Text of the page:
2

I am trying to make code in a windows form application (visual studios) that should take in text from a text box and check if it is saying something in peculiar and do the operation the text box says, for example if it says "1 + 1" the other text box (in the code it is called "output") should say "2". please check my code and just saying I am a beginner. Also i did try a few things like "Convert.ToBoolean(string)" but it didn't work.

      private void TextEditor_TextChanged(object sender, EventArgs e)
    {
        TextEditor.Text = "";
        Convert.ToBoolean(TextEditor);

        if (TextEditor.Text = "1 + 1")
        {
            Output.Text = "2";
        }

    }
  • Convert.ToBoolean(); is a function and your are eating up the returned value. Also the argument shouldn't be of type Control like in your case, but something that can be converted into boolean. – ja72 Apr 29 '17 at 22:55
5

First of all: I don't think you need the line (actually, you're not even using the return value of ToBoolean)

Convert.ToBoolean(TextEditor);

Secondly, you'd get an exception thrown, as you can't convert a textBox to a boolean value - you'd have to something like this:

Convert.ToBoolean(TextEditor.Text);

But I don't think this is useful in this context, so leave it away.

Thirdly, you only used one equality operator - this should do:

if (TextEditor.Text == "1 + 1")
//...

Otherwise you assign the text of the texteditor with "1+1" and check afterwards wether the assignment result (this is what was assigned, so in that case it's "1 + 1") is true. Obviously, as the assignment was a string, it can't be true, so the compiler tells you that you can't convert a string ("1 + 1") to bool.

Anyway, if you want to write a calculator, I wouldn't hardcode every result of every calculation. E.g. for addition you could do something like this:

Output.Text = TextEditor.Text.Split('+').Select(s => Convert.ToInt32(s.Trim())).Sum().ToString();

This takes the text, splits it at the + sign (It'd be the same for subtraction or other stuff), converts the (trimmed) operands to integers and sums them, using LINQ.

However, as your numbers could be wrong (your comment pointed to something like that), you should surround this with a try catch - and, as you don't want an empty input to result in an error, you could add the RemoveEmptyEntries option:

try
{
    Output.Text = TextEditor.Text.Split(new []{'+'}, StringSplitOptions.RemoveEmptyEntries).Select(s => Convert.ToInt32(s.Trim())).Sum().ToString();
}
catch (Exception e)
{
    Output.Text = "Wrong input!";
}
  • 1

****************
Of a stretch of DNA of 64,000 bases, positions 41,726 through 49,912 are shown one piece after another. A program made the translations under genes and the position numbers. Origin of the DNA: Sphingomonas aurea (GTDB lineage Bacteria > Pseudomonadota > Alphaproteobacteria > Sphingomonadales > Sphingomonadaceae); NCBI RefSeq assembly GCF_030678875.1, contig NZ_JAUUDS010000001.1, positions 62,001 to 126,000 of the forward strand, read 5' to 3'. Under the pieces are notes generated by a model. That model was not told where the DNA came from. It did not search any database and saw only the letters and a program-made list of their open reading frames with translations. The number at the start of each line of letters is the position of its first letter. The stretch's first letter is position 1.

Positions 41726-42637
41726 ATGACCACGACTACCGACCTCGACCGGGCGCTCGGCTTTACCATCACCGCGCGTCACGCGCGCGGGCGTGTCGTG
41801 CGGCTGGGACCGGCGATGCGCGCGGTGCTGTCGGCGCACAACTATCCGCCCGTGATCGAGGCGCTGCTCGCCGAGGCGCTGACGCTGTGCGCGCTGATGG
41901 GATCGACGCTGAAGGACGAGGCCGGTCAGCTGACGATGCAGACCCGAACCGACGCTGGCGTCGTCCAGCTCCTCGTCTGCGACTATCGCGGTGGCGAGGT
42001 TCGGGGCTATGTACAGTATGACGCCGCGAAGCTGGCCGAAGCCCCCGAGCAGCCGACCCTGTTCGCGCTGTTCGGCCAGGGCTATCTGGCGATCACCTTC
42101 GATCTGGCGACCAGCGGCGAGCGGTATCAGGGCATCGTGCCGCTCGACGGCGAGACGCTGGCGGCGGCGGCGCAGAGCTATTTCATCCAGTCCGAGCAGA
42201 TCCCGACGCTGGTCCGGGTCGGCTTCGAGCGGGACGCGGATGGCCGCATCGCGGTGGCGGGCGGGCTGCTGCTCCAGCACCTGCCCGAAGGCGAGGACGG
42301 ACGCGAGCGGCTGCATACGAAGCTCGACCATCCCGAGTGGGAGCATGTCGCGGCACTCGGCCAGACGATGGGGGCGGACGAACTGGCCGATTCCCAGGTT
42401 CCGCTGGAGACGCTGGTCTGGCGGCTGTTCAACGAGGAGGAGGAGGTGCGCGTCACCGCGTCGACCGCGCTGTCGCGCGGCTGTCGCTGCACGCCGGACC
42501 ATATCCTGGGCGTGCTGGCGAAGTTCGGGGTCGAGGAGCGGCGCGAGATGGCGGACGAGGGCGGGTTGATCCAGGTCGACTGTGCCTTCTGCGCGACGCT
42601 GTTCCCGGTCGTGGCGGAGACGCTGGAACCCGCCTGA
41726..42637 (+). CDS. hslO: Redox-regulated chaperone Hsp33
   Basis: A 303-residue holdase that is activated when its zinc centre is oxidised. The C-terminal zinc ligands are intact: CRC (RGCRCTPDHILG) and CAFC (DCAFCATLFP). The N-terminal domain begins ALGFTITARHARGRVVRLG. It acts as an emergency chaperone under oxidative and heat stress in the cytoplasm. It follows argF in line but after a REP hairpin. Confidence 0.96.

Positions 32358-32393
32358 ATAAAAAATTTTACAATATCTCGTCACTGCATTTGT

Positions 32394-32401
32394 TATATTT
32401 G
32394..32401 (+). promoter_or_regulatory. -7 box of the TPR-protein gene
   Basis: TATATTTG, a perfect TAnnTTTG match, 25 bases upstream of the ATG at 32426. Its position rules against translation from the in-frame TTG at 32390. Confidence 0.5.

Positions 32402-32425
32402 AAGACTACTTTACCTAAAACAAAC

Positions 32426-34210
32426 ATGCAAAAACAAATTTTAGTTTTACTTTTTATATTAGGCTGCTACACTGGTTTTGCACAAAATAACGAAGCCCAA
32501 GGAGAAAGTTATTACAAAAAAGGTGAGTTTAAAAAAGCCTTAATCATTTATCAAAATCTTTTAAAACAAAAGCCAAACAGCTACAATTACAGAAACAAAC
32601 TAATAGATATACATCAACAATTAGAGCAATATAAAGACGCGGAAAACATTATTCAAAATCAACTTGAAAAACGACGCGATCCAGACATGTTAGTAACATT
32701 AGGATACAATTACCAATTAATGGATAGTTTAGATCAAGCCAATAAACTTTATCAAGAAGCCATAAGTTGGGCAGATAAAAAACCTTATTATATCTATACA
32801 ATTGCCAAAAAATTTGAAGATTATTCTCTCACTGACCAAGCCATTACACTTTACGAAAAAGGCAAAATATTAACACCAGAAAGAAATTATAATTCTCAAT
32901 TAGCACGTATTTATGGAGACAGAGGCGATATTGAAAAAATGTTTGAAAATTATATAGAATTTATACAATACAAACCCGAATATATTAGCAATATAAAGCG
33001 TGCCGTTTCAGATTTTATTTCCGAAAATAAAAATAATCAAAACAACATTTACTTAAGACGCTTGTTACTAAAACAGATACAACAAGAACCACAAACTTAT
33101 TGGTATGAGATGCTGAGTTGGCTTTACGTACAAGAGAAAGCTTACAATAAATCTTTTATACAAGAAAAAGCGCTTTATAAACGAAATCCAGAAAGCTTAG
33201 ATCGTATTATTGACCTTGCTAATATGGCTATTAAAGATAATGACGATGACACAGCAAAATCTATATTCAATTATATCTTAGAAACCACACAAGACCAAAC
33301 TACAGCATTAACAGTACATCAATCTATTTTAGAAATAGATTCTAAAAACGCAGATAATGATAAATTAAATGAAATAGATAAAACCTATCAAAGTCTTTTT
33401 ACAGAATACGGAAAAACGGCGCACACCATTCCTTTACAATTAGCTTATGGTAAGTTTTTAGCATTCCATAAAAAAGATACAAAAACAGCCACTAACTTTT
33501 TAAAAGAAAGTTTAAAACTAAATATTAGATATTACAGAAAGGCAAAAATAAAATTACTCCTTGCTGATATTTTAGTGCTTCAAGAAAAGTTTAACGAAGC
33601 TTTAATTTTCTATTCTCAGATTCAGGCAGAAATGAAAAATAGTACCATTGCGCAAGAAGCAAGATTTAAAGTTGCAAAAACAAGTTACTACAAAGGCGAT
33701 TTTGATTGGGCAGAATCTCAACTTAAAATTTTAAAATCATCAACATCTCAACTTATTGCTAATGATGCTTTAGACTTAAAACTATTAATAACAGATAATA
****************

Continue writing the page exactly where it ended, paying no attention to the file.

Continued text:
Superb answer, this should be accepted as correct. – EJoshuaS Apr 29 '17 at 23:06
  • 1
    @MetaColon thankyou – Drumming Ace Apr 29 '17 at 23:06
  • @MetaColon but the way you did "Output.Text = TextEditor.Text.Split('+').Select(s => Convert.ToInt32(s.Trim())).Sum();" iot gives an error saying you can't implicitly convert string to integer – Drumming Ace Apr 29 '17 at 23:13
  • 1
    Why are the answers all saying that the compiler should complain about Convert.ToBoolean being passed a Control? Sure it makes no sense and you'd get a runtime error. But it will compile; the method has an overload which accepts an object msdn.microsoft.com/en-us/library/wh2c31dd(v=vs.110).aspx (though it will throw if not IConvertible) – pinkfloydx33 Apr 29 '17 at 23:30
  • 1
    @MetaColon it is i don't know why it did that! there i fixed it! you were the greatest help i could ever ask for i am sorry that this happened. My humble apologize – Drumming Ace May 5 '17 at 22:28
3

if requires a Boolean operator, in this case '==' :)

if (TextEditor.Text == "1 + 1")
2

A few things:

    TextEditor.Text = "";

You don't want to do this because you're clearing out whatever the user entered.

    Convert.ToBoolean(TextEditor);

This isn't needed because you don't store or use the result. It won't actually convert TextEditor to a boolean "in place." Also, this shouldn't compile, it should be TextEditor.Text.

    if (TextEditor.Text = "1 + 1")

As others have indicated, this is assignment (not comparison), which is the cause of the problem. This is like saying

if ("1 + 1")

which isn't a boolean.

Also, as others have indicated, you don't want to hardcode this because what if people did, for example, "1 + 2"? Also, what if they typed it differently, like "1+1"?

0

Looks like you're trying to build an interpreter. You should look into Regular Expressions and Expression Trees. I won't lie, it's not very simple, but the result will be awesome if you follow through. You could create your own language on top of C#.

  • You don't really need regular expressions here I don't think. – EJoshuaS Apr 29 '17 at 23:05
  • I think he provided the "1 + 1 should result in 2" as an example of an acceptable operation. I may have read too much into the question though. I thought maybe the author wanted at least something like "[value_0][0 or more spaces][operator][0 or more spaces][value_1]". And maybe more. I may have read way too much into it now that I think of it. – FinnTheHuman Apr 29 '17 at 23:12
  • You can't use RegEx to do a full arithmetic parser anyway because it requires recursion. – EJoshuaS Apr 29 '17 at 23:16
  • I heard compilers and interpreters use Regular Expressions to do their job, but I may be wrong. – FinnTheHuman Apr 29 '17 at 23:29
  • No, parsers don't work that way, they need to use recursion. – EJoshuaS Apr 29 '17 at 23:36

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